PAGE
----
Three wine producers this week, based in Margaret River, McLaren Vale and the Victoria High Country. There are four wines from each.
Vasse Felix was established in 1967 so is coming up to its half century. It produces four ranges of wines. All are represented below, and as can be seen, all are top quality. To put it another way, Vasse Felix’s lowest tier is often above others’ top tiers.
Gapsted draws a lot of fruit from the King Valley but also incorporates fruit from other regions. It is in a significant year, having been established in 1996 by seven friends who were wine professionals.
Shingleback is owned by the Davey family, and they are a wonderful, fun bunch of people, as well as being quality grape growers and top winemakers.
Vasse Felix ‘Filius’ Margaret River Chardonnay 2015: Clean, defined chardonnay nose. It’s generous without being pushy. The same applies on entry. It strolls at a leisured pace across the palate, pleasing all the way. 94 points. The suggested price is $28, which is OK, but it can be found at Dan Murphy’s for $22 and $21 in any mix of six wines, which is very good value.
Vasse Felix Margaret River Chardonnay 2015: This has a chardonnay nose but is also seductive. All parts are there, but youth was preventing their combining at the time of tasting (October 2016). Therefore a very mean 92 points now, but I think three more to come during 2017. $38 is the recommended price. Again, that’s OK, but Dan’s has it for $35 and it can be got down to close to $33 in a mixed six.
Vasse Felix ‘Heytesbury’ Margaret River Chardonnay 2015: The king of the VF trio of chardonnays. The nose is pure delight. There are hints of various fruits and the lightest oak. It is young and time will improve it overall, but there are so many good points as it travels across the palate that it already rates 95 points, with another two or maybe three waiting. For the serious chardonnay drinker $80 is well worth paying.
Vasse Felix ‘Classic Dry Red’ Margaret River Red 2014: This is red fruit on the nose and soft red fruit characters in the mouth. A 98 per cent shiraz wine, it’s very approachable, yet makes the impression that a quality wine should. 93 points. It can be found at prices between $14 and $19 so shop around. If paying $19 you are not being robbed, and $14 is a great bargain.
Gapsted ‘limited Release’ Victoria Pinot Grigio 2015: A classic description for PG on the nose is pear. I didn’t get that. In fact, I didn’t get a lot on the nose apart from fresh, clean and wholesome. On the palate it was like biting into a pear that is not yet ripe but not that far off: very crisp with oh-so-delicate flavours that trip around the mouth like nuns around the cloister. 94 points and an OK price at $26 only available from Vinomofo.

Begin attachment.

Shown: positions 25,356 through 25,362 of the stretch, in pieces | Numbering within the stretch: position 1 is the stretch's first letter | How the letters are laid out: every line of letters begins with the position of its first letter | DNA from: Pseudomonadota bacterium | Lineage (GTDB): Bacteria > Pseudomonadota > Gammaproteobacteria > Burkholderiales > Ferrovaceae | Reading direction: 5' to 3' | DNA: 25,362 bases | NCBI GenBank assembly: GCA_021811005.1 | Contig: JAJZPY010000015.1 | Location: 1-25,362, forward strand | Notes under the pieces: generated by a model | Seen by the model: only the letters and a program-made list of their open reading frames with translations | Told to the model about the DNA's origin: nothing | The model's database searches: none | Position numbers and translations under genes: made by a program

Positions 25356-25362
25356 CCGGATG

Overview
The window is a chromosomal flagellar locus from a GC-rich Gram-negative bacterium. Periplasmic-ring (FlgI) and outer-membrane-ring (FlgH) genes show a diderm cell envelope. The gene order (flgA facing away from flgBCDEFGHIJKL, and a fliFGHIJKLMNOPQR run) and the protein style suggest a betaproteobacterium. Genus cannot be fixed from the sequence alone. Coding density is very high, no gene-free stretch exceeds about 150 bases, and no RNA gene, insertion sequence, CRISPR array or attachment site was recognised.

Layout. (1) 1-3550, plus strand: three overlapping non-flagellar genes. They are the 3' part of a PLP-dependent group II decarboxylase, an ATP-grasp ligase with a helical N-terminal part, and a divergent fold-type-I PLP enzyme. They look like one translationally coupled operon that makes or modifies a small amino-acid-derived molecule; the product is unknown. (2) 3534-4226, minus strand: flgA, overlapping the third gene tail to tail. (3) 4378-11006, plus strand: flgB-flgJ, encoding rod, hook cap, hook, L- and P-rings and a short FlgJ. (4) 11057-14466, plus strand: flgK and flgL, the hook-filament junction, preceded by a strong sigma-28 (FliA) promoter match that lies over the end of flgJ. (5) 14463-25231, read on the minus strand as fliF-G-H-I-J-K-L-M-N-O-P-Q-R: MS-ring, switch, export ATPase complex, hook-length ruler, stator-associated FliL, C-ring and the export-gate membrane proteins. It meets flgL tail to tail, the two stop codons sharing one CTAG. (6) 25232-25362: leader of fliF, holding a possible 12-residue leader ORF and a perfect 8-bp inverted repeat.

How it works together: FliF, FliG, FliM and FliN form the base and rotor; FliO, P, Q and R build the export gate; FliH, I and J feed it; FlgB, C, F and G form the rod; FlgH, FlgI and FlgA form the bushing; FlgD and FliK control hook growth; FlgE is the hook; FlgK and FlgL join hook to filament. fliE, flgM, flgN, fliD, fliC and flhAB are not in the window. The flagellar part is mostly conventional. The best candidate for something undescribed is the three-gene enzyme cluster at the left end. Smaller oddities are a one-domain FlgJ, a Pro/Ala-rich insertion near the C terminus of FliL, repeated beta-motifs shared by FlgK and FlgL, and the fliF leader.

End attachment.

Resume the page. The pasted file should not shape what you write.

Gapsted ‘Ballerina Canopy’ King Valley Sauvignon Blanc 2016: Easy all the way but enough interesting points on the journey to lift it above mundane. 92 points, and pushing the limits at $19.
Gapsted ‘Tobacco Road’ King Valley Sauvignon Blanc 2016: It’s clean, crisp sauvignon blanc, and drinks well as a simple glass of dry white wine. 90 points and plenty of competition at $16.
Gapsted ‘Ballerina Canopy’ King Valley Chardonnay 2015: A soft approach, easy to drink and hard to criticise. It’s a Volvo wine. All parts are in the right place and very safe, but it’s not that interesting to drive. 91 points and there’s a lot of wine around at $18, much of which has more zip.
Shingleback ‘D Block Reserve’ McLaren Vale Cabernet Sauvignon 2012: Can a wine’s nose be dark, deep and mysterious? Not really. But that’s how it struck me, so forgive my writer’s imagination. Full, textured wine with rich layers of flavour throughout. 95 points and worth the $55 asked.
Shingleback ‘D Block Reserve’ McLaren Vale Shiraz 2012: A wine of vitality, this gives pleasure every step of the journey. Full, rich sensuous flavours swirl around the palate, leading to complete satisfaction on the finish. 95 points and worth the $55 asked.
Shingleback ‘Haycutters’ McLaren Vale Salmon Rose 2016: Salmon in name and salmon in colour. A real mix of varieties, with pinot noir leading the way, followed by shiraz, a spoonful of grenache and a pinch of mourvedre. The recipe works well. 93 points and worth $18.
Shingleback Adelaide Hills Chardonnay 2015: This is the new, tighter style of chardonnay that has pushed riper chardonnays into the “past their time” bracket. There is still room for richness, but not fat or overripe styles. Having said that, this is a good wine and will find favour with many. 92 points and worth $24 (available online or cellar door)